Ingalls has worked Incident Response for over 10 years; in that time we have seen some of the nastiest data breaches and a lot of victims who thought they were safe because they were using popular antivirus software. We’ve seen what works and what doesn’t, and we have a clear message about using legacy antivirus or any other “silver bullet” to protect from ransomware and hackers. So right up front, here it is:
If you are banking on a single security tool to meet all your security needs, you are establishing false expectations for your executives and you may be unwittingly setting your company up for a compromise. It’s time to come to grips with a critical reality: There is no silver bullet for keeping cyber criminals out. For those relying solely on antivirus for protection, it’s only a matter of time before you experience a breach. Antivirus is critical, but it should be seen as only one part of a comprehensive, defense-in-depth strategy for your cybersecurity program.
It’s time to come to grips with a critical reality: There is no silver bullet for keeping cyber criminals out. For those relying solely on antivirus for protection, it’s only a matter of time before you experience a breach.
You have backups you say? Just as legacy antivirus is not effective against ransomware attacks, neither are most backups. Even if your backups are not encrypted or destroyed by cyber criminals, it takes a lot longer than most expect to restore. The downtime is going to have a costly operational impact.
It can be a sobering exercise to estimate the costs associated with a cyber breach. Operational downtime, restoration, affected employee time, lost productivity, customer impact, investigation costs, penalties and fines, costs to make affected customers whole, and the potential reputational impact are just a few. Cybersecurity breach costs are many and varied, they grow quickly and may cause irreparable damage. Implementing layers of security controls, otherwise known as defense-in-depth, can significantly mitigate the risk of having to face that kind of costly scenario. So, what exactly is defense-in-depth?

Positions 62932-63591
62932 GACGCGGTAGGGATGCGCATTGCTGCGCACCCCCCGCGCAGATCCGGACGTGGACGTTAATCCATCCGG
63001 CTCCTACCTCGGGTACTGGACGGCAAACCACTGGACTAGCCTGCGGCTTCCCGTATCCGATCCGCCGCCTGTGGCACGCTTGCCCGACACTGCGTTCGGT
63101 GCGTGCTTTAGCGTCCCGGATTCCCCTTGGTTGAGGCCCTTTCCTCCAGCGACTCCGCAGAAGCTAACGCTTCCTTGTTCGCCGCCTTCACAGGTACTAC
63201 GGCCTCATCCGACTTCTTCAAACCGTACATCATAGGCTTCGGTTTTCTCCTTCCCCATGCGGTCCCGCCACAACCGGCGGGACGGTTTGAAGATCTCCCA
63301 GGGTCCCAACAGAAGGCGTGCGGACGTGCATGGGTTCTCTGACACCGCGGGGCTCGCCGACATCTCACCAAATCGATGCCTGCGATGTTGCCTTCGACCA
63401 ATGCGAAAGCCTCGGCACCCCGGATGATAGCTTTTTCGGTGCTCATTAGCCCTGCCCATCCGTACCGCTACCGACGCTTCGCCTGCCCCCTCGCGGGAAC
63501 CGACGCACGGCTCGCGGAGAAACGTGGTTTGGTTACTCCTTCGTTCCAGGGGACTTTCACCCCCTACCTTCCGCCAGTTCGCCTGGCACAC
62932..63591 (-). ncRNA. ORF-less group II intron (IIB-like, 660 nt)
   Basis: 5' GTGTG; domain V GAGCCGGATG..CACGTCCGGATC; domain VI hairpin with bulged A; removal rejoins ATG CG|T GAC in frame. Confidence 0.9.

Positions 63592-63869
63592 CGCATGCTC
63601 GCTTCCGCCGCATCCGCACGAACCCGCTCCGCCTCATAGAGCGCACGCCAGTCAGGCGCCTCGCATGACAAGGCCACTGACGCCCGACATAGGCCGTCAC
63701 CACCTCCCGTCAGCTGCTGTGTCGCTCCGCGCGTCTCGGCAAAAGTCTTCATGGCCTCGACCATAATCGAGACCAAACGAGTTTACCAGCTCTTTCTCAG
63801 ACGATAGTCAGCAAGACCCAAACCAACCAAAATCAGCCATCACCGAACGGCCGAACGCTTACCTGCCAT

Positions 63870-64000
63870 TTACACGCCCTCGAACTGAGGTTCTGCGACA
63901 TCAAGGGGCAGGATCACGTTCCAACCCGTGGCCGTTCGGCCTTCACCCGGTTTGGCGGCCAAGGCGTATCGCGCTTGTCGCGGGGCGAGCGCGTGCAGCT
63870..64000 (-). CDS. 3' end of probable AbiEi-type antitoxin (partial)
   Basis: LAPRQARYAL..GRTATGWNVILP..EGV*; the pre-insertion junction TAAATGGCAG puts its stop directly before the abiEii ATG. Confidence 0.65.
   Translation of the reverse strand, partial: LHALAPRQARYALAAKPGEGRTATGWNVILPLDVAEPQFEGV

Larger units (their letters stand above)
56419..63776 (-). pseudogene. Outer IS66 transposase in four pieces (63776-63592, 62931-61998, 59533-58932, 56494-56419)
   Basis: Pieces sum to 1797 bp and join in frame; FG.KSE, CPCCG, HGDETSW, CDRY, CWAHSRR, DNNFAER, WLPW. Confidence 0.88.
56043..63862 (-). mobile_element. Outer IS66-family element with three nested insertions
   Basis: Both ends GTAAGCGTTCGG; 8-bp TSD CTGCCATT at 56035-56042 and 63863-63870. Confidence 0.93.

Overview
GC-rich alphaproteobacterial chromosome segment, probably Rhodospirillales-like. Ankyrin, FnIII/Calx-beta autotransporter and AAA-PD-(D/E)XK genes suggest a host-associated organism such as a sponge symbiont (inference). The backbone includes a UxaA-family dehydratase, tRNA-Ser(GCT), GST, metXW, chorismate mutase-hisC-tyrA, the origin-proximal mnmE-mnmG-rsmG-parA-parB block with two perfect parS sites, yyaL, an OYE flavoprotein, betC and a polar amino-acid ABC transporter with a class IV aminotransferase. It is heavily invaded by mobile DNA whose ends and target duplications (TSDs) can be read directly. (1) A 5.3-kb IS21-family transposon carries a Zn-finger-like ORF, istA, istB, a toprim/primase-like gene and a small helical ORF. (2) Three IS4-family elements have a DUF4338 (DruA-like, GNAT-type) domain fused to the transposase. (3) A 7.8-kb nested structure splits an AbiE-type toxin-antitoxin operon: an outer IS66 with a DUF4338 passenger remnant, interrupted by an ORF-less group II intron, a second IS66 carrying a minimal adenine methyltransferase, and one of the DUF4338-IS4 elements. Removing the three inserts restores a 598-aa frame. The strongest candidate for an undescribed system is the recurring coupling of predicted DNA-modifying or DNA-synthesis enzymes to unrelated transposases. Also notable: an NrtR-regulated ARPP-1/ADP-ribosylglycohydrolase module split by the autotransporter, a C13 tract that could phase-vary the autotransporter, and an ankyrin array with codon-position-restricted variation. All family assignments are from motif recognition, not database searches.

Think of Swiss cheese slices. Each IT tool, most employees and lots of organizational factors introduce weaknesses into an IT security posture. The Swiss cheese holes (vulnerabilities) are apparent and can be easy for hackers to navigate. However, if you stack different slices of Swiss cheese up, although every slice still has holes in it, each layer now provides additional coverage for other layers that precede and come after it, creating a single, impenetrable fortification. This is defense-in-depth.
As we’ve discussed, traditional antivirus is no match for modern attackers who are using more sophisticated techniques. At a minimum, companies need a layered defense strategy implementing security at all levels: Devices, People, Systems, Networks, and the Organization.
Ingalls’ tailored Managed Detection and Response (MDR) and Cybersecurity Risk Management Services enable a defense-in-depth approach so organizations of all sizes can rest easier knowing their environments are safe from criminal threats. Defense-in-depth is our blueprint, we use next-generation antivirus (NGAV) that employs artificial intelligence and machine learning to monitor, detect, and respond to criminals’ tactics, techniques and procedures (TTPs). Our experienced analysts use multiple layers of customized and proprietary tools to provide context and actionable information, simplifying enhanced security so you can rest easier.
Download the white paper to learn more about our defense-in-depth approach to information security through our Managed Detection and Response (MDR) services.
Ingalls helps businesses large and small manage security risks and defend against cyberattacks. If you’d like to learn more please contact us here. One of our cybersecurity experts will be more than happy to assist you and answer any questions you may have.
About the Author
Janine Byas, SSAP